To counter the depredations from Cherbourg, the Admiralty despatched a number of warships to blockade the French coast, including the 36-gun frigate HMS Crescent under Captain James Saumarez, which was sent from Portsmouth to the Channel Islands before operating off the Cotentin. On 19 October, Saumarez learned of the French routine and took up a station close inshore near Cape Barfleur, a rocky headland on the eastern extremity of the Cotentin Peninsula which the Cherbourg raiders passed whenever leaving or entering port. At dawn on 20 October lookouts on Crescent reported two sails approaching the land from the Channel, one significantly larger than the other. Saumarez immediately ordered his ship to edge into the wind towards the strange vessels and rapidly came up on the port side of the new arrivals, with the wind behind him allowing freedom of movement.
The two ships encountered by Crescent were the 38-gun frigate Réunion and a 14-gun cutter named Espérance, returning from a raiding cruise in the Channel under the command of Captain François A. Dénian (in some sources Déniau). Réunion was a substantially larger ship than Crescent, weighing 951 long tons (966 t) to the British ship's 888 long tons (902 t) and carrying 300 men to Crescent's 257. However these advantages were countered by the slight advantage Saumarez held in weight of shot, which measured 315 pounds (143 kg) to 310 pounds (141 kg) in favour of the British vessel. Crescent was also faster than Réunion, having only recently completed a dockyard refit.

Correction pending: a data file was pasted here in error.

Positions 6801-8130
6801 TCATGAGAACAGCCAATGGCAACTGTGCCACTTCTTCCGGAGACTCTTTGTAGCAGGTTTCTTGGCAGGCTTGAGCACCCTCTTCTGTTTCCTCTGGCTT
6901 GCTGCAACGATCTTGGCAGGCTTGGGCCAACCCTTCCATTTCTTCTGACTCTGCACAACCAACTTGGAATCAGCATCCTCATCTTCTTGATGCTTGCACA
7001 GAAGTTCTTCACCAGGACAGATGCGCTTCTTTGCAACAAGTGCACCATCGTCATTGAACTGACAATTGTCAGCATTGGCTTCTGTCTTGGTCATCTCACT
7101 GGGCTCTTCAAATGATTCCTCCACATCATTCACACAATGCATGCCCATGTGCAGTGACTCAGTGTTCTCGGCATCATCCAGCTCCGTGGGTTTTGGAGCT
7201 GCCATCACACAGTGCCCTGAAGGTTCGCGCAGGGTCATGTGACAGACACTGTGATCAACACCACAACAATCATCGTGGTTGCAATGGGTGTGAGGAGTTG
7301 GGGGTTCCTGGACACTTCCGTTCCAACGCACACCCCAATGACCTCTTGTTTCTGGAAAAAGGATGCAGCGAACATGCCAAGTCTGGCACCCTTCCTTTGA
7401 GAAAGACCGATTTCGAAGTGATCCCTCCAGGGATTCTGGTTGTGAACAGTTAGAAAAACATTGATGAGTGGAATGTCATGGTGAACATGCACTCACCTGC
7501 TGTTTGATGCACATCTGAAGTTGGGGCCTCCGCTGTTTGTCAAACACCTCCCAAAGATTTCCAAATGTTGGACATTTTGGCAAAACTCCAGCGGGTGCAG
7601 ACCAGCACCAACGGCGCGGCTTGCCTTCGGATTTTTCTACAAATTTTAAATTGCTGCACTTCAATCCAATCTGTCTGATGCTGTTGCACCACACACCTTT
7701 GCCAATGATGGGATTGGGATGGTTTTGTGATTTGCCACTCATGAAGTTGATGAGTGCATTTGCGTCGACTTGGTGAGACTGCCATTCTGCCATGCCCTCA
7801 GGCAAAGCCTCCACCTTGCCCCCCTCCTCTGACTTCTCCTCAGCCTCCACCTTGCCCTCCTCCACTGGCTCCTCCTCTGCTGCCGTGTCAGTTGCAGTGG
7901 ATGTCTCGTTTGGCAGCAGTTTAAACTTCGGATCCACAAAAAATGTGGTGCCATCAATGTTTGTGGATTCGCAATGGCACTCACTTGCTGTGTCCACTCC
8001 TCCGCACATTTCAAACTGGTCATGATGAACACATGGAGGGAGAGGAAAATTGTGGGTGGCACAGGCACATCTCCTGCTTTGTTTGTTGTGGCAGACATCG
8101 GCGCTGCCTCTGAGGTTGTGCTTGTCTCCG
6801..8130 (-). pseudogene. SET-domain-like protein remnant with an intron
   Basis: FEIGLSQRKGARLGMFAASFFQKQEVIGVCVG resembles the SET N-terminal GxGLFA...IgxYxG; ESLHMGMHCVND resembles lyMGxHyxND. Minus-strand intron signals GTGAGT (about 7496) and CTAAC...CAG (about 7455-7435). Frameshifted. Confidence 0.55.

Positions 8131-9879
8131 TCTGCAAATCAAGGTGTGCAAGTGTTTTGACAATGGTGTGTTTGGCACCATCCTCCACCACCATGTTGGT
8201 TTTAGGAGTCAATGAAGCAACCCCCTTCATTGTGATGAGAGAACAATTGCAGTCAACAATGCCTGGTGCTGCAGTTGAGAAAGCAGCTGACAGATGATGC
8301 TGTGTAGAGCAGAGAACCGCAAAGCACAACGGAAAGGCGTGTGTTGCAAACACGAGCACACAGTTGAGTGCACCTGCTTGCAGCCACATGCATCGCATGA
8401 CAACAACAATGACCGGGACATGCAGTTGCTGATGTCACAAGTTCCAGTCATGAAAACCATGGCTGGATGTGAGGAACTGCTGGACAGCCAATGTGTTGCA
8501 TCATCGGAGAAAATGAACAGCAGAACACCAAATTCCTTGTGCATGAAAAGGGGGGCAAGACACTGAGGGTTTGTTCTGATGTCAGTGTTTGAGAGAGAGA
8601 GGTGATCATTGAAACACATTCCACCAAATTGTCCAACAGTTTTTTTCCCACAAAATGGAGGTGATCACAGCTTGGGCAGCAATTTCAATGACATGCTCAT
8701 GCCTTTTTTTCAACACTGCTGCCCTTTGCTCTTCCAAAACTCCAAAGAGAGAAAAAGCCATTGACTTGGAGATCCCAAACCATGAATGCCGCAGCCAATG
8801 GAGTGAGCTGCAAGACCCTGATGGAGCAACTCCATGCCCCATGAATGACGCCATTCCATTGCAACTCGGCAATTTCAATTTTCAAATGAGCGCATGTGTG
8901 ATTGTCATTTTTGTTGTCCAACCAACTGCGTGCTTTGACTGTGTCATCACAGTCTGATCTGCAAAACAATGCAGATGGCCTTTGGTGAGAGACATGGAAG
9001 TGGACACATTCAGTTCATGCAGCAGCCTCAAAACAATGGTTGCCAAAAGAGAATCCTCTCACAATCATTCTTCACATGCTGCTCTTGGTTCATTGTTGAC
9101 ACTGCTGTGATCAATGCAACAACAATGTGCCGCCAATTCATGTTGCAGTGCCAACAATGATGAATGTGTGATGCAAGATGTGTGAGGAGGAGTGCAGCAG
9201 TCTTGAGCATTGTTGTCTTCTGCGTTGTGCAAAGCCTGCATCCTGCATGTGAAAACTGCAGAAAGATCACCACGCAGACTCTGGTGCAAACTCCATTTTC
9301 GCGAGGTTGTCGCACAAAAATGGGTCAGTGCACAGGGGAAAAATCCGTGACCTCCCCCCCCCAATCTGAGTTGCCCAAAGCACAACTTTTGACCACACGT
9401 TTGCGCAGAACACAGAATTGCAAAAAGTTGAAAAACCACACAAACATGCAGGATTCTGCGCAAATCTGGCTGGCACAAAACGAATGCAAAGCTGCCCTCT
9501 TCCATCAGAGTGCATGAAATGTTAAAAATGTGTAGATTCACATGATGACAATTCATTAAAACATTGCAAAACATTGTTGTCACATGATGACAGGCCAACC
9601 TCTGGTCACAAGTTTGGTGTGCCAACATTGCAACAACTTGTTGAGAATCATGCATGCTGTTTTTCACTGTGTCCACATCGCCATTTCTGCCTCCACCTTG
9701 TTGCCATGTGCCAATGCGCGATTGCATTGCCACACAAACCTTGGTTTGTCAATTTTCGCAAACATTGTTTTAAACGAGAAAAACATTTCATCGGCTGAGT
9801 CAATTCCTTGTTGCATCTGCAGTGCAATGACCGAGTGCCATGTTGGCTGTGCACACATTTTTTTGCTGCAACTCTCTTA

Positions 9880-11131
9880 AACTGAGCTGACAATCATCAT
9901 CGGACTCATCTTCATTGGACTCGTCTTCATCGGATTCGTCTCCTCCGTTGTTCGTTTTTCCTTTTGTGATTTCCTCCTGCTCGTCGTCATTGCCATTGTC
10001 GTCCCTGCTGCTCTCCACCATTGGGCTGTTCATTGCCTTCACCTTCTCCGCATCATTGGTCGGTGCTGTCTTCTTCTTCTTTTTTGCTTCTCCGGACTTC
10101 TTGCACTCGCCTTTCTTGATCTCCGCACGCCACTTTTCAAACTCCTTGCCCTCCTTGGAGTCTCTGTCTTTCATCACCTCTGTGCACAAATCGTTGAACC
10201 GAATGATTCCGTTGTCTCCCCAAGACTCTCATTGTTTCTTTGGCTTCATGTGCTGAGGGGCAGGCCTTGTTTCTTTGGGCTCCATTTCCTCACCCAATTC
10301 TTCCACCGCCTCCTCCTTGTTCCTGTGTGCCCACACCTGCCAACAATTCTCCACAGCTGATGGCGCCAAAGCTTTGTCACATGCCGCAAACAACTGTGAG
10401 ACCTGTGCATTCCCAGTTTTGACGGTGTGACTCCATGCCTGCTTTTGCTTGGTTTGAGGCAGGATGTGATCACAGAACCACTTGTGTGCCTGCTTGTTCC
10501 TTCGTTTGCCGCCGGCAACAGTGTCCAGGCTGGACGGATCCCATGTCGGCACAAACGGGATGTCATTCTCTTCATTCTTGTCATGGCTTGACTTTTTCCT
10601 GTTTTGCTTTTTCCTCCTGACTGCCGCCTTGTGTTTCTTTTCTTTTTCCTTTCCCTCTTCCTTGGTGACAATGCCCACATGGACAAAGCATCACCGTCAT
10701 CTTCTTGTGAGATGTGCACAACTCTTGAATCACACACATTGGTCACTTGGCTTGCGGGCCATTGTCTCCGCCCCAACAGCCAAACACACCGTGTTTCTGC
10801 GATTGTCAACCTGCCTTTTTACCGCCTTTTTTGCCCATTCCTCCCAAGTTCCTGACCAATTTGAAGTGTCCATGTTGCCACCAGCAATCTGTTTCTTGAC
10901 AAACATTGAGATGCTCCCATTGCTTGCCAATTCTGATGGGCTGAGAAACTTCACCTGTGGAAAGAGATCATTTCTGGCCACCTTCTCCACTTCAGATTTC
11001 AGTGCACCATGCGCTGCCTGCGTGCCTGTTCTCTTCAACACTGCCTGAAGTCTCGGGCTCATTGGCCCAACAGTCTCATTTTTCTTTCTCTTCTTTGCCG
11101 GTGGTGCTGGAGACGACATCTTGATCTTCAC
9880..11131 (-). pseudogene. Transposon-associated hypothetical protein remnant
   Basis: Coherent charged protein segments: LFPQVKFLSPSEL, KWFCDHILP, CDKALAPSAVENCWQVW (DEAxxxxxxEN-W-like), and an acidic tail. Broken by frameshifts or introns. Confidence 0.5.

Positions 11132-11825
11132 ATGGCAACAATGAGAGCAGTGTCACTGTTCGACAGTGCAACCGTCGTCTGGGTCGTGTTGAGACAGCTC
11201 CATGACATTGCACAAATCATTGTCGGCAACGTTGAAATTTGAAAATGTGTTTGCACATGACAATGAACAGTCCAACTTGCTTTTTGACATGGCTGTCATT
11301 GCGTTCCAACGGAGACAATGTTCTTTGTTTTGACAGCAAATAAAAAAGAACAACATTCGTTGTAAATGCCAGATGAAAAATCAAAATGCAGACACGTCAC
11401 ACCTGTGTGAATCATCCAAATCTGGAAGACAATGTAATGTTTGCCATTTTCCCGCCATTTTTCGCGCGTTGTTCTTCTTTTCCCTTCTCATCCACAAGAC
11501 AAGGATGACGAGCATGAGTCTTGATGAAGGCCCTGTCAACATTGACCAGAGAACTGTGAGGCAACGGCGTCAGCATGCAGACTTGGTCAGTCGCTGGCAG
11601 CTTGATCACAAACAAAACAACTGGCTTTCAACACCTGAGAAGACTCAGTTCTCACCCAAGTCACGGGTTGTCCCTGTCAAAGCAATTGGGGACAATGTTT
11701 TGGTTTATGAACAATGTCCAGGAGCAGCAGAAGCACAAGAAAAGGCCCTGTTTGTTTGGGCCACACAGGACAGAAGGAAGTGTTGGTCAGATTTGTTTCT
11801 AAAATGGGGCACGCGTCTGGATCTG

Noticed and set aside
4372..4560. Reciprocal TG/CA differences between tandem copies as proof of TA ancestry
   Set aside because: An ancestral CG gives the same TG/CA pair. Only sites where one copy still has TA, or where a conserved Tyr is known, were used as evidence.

Firing broke out between the frigates at 10:30, while the cutter steered away from the battle towards Cherbourg. One other ship was visible throughout the engagement, the 28-gun British frigate HMS Circe under Captain Joseph Sydney Yorke, which lay stranded approximately 9 nautical miles (17 km) distant, unable to approach the battling ships due to calm winds separating Circe from the engagement. In the opening exchanges, both frigates suffered damage to their rigging and sails, Crescent losing the fore topmast and Réunion the fore yard and mizzen topmast. In an effort to break the deadlock, Saumarez suddenly swung his ship onto the opposite tack and, taking advantage of the damage to Dénian's vessel that left it unable to effectively manoeuvre, managed to fire several raking broadsides into Réunion's stern.